Next time President Jacob Zuma sends a government delegation outside the country to learn how other governments run state companies he must consider an unlikely tutor, Ethiopia.
Poor as it is compared to South Africa, Ethiopia can teach our government officials a thing or two on how to run state companies profitably without bleeding state coffers.
Ethiopian Airlines has reported a record-high net profit of R2.2-billion for the financial year ending June, up from last year’s R1.98-billion.
While Ethiopian Airlines makes billions and expands into new markets, our national carrier, South African Airways (SAA), is bleeding money and retreating.
SAA is bankrupt and survives on loans guaranteed by the government.
Its managers have failed to produce sound financial reports. It was recently placed under the political curatorship of the national Treasury.
This after Dudu Myeni, SAA’s chairwoman who has been learning on the job but shows no signs of improvement, clashed with the Department of Public Enterprises and senior executives over the airline’s direction.
And there have been reports, so far not denied, that Myeni takes instructions from Zuma, who is clueless about airlines.
For many years our airline has been subjected to a string of scandals, political interference and incompetent appointments.
What was supposed to be the nation’s pride has been turned into a shabby company which burns taxpayers’ money like its fleet does fuel.
It must be hurting to the most dedicated professional employees who want SAA to succeed but watch helplessly as ignorant appointees drag it to its knees.
In 2014, while the fractious SAA board intensified its typical fight with the latest chief executive officer to be forced out, Ethiopian Airlines was declared as the largest airline in Africa in terms of revenue and profit.
Why is Ethiopian Airlines, headquartered in poor Addis Ababa, more successful than SAA, which is based in Africa’s richest region of Gauteng, closest to the most developed city of Johannesburg?
The most obvious answer is that unlike South Africa, the Ethiopian government has appointed a competent chief executive officer.
His knowledge of the aviation industry does not start and end as a passenger.
Tewolde GebreMariam, who was appointed chief executive in 2011, has been with Ethiopian Airlines for 30 years, starting in 1985 as transportation agent in Addis Ababa.
He worked through the ranks and got postings as area manager in Saudi Arabia and the United States. In 2006 he was appointed chief operating officer.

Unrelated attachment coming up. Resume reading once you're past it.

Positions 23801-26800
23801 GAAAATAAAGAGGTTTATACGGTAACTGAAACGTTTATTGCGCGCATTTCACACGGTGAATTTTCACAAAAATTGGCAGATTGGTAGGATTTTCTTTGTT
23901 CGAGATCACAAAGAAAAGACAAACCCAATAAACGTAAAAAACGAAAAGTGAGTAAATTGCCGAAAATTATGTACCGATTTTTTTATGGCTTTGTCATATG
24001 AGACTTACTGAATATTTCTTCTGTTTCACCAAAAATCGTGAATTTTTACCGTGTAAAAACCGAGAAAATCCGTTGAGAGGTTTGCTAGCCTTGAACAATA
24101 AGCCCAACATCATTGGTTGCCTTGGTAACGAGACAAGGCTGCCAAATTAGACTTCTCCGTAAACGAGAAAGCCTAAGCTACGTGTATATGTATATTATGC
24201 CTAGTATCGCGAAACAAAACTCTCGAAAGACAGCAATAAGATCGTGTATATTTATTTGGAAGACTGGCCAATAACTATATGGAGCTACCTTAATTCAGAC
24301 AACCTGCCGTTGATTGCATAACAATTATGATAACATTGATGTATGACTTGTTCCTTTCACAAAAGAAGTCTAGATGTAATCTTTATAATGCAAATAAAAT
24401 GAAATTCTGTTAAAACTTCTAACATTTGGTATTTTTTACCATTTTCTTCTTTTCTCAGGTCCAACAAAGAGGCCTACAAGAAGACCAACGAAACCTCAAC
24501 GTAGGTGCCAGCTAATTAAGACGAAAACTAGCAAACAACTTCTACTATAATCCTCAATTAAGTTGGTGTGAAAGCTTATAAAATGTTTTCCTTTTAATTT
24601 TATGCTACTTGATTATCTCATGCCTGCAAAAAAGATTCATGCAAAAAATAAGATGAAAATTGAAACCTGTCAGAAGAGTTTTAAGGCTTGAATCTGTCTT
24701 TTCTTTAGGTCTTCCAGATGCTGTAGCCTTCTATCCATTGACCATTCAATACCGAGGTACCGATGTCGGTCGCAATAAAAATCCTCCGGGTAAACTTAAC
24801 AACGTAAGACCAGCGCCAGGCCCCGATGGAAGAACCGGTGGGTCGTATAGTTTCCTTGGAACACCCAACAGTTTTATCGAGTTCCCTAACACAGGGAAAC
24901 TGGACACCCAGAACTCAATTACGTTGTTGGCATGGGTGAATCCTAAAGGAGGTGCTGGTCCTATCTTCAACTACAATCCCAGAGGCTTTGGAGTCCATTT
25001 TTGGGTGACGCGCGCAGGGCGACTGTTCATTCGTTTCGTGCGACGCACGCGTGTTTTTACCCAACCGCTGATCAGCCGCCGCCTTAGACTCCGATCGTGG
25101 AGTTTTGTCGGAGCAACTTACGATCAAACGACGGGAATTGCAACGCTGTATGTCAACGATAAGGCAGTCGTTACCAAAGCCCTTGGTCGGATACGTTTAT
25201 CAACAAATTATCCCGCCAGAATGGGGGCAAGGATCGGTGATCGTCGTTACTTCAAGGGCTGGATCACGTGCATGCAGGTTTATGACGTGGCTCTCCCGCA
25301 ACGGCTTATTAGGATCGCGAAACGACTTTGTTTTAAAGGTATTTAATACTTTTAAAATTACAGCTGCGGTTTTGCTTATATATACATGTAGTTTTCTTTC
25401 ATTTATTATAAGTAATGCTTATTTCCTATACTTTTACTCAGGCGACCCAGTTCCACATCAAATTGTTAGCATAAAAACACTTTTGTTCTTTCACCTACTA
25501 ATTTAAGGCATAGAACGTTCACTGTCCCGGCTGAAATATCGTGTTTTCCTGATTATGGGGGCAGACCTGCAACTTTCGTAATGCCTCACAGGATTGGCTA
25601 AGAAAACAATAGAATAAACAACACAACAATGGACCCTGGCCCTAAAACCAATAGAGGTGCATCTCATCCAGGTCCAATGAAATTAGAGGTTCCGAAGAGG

SAA has no history of appointing chief executives with comparable pedigree, who combine relevant experience with solid business qualifications.
GebreMariam has qualifications in economics and business administration.
Unlike SAA, Ethiopian Airlines does not have a chairman who is learning on the job — and failing at it.
Ethiopian Airlines has a long-term plan: Vision 2025. SAA, with its high turnover of executives, cannot set a long-term vision. Its short-term turnaround strategies never get implemented in full.
Whoever is in charge, usually not always the best available, invariably encounters political thunderstorms, forcing them to make a U-turn.
But there could be another compelling reason for SAA’s failure: politicians believe running down the airline has no adverse consequences.
Our politicians are readily prepared to sign endless guarantees for SAA to plunge into debt markets.
Ethiopian Airlines, on the other hand, has no option of failure, as its government cannot afford big loan guarantees.
Its failure would mean the failure of the country itself. Ethiopia depends on the airline to propel its growing economy.
In-transit accommodation is growing fast around Addis Ababa Airport. With it tourism, construction and job creation. A number of Addis Ababa’s hotels are getting a facelift, thanks to the success of the airline.
Ethiopian Airlines is an African success story that holds lessons for our government leaders — only if they have the capacity to appreciate this.
So, next time our government officials visit China to lick the shoes of Chinese leaders while claiming to study business models, they should go via Addis Ababa and take some notes.
This article first appeared in Sowetan